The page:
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Ideas for Reports and Papers

(Beacham's Guide to Literature for Young Adults)

1. Read one or two other "dystopian" novels, such as 3984 and Brave New World. Compare and contrast the characteristics of the societies they depict with those of The Giver. You might consider what, if any, characteristics their protagonists share and the way in which they react to their respective societies.

2. Memory is an important topic in Lowry's Anastasia Krupnik and Autumn Street. Compare and contrast what the books suggest about the value of and pain associated with memory.

3. Take one of the memories which Jonas receives and write a story which incorporates it. You might explore the characteristics of the person who initially experienced this memory and why it was important to him or her.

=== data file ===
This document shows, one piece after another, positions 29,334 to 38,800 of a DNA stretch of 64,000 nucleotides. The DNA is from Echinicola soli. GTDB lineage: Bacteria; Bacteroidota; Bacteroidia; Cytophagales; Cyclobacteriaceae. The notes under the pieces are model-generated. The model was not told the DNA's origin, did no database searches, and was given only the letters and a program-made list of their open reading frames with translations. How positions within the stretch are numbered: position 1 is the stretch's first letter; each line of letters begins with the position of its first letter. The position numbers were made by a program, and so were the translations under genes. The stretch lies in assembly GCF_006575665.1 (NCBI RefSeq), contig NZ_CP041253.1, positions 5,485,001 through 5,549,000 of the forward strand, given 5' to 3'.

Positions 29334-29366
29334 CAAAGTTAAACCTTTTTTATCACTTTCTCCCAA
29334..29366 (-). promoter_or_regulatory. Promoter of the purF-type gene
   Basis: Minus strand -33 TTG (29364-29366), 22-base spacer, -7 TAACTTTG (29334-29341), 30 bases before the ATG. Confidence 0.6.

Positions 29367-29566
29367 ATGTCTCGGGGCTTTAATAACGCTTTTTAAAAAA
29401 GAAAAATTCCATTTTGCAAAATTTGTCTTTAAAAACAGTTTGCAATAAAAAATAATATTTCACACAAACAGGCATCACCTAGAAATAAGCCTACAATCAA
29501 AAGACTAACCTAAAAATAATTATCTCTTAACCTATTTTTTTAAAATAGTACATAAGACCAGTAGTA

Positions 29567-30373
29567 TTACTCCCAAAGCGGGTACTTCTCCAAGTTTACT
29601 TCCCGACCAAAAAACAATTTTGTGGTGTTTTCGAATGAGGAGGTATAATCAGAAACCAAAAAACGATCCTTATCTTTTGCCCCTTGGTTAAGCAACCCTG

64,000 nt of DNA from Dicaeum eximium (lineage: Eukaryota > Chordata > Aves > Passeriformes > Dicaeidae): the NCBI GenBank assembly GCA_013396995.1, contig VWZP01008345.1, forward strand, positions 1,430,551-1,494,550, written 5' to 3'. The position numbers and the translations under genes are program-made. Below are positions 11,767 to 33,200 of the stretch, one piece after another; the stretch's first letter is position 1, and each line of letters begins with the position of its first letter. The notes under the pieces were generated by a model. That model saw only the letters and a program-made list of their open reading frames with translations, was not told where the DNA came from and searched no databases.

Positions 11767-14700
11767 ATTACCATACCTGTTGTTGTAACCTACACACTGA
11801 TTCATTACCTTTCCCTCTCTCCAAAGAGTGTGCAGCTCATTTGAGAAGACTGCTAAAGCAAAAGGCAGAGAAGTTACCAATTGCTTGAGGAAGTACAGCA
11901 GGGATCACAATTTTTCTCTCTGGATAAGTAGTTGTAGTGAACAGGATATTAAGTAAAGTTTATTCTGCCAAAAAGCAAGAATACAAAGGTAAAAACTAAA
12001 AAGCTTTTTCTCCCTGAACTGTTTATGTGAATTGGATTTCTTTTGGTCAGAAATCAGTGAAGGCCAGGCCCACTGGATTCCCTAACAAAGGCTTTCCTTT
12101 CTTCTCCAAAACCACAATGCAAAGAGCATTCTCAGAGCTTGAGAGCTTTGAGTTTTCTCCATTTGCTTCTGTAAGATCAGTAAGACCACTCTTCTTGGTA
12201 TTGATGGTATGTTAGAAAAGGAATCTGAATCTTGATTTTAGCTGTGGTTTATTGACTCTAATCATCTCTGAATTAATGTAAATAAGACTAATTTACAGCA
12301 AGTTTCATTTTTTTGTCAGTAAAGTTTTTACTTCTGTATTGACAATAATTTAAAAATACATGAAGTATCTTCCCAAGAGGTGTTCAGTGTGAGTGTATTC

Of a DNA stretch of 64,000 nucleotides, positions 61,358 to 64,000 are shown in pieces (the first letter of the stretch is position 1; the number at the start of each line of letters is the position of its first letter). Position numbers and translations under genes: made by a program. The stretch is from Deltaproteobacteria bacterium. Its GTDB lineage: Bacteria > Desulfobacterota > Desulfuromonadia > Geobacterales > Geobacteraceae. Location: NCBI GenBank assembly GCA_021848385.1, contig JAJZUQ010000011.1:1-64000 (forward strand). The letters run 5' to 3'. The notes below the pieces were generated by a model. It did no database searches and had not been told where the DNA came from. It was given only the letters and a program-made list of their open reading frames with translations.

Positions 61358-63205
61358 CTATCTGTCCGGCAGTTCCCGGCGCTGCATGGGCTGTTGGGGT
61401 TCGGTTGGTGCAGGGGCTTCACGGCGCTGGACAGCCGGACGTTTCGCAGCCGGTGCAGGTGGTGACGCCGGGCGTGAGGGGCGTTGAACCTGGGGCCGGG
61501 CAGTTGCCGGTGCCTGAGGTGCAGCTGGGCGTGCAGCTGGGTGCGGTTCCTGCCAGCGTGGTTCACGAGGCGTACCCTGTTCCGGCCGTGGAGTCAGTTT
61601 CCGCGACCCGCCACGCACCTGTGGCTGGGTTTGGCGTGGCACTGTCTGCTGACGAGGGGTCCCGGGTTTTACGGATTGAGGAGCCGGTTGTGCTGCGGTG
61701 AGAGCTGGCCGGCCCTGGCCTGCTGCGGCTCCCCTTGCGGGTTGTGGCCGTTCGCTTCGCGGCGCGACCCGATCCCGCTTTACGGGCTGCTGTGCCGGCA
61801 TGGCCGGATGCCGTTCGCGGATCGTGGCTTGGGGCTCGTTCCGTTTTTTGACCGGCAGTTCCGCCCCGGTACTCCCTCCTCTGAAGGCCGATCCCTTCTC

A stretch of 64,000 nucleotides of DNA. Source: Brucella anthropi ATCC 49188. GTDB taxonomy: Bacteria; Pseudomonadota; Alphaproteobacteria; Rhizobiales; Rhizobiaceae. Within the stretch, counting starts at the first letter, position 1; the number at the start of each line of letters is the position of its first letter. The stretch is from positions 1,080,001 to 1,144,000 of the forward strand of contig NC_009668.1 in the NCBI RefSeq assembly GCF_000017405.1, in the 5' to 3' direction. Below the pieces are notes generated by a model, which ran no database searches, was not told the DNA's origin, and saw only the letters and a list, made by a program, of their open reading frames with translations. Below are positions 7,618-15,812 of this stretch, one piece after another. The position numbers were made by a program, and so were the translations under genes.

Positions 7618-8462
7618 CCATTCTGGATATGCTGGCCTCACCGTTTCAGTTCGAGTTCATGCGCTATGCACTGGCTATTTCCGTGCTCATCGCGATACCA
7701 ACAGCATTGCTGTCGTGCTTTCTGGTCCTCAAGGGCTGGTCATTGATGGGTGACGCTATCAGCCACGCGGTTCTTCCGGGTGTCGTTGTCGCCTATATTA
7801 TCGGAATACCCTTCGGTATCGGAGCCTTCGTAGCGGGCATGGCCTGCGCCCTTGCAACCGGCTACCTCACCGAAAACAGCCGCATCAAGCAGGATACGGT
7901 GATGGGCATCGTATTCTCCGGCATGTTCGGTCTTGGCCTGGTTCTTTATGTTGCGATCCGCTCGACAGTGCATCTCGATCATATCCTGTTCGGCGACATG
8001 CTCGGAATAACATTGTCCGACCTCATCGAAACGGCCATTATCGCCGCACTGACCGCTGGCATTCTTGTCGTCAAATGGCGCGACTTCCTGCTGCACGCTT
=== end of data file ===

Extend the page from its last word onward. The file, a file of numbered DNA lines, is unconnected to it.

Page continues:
4. The novel ends somewhat ambiguously. Based on your own careful reading of the novel, write a couple of pages continuing it where Lowry left off. You might also describe what has happened in the community after Jonas left and the effect his memories might have on those who suddenly receive them.

5. Explore Lowry's use of "color" in the novel and whether or not "colors" and "colorless" have any symbolic meaning in the novel.

6. Go to the library and research the meaning of the names used in the novel. In particular, you might consider "Jonas" and "Gabriel" and their biblical counterparts. Is there any significance to the fact that The Giver's daughter is named Rosemary which, in an old rhyme, is interpreted as "remembrance?"

7. In 1988, John Christopher published When the Tripods Came, a "prequel" explaining how the dystopian world of his White Mountains books came to be. Based on close reading of The Giver, write an essay describing how the "community" came to be and how it separated itself from the rest of the world.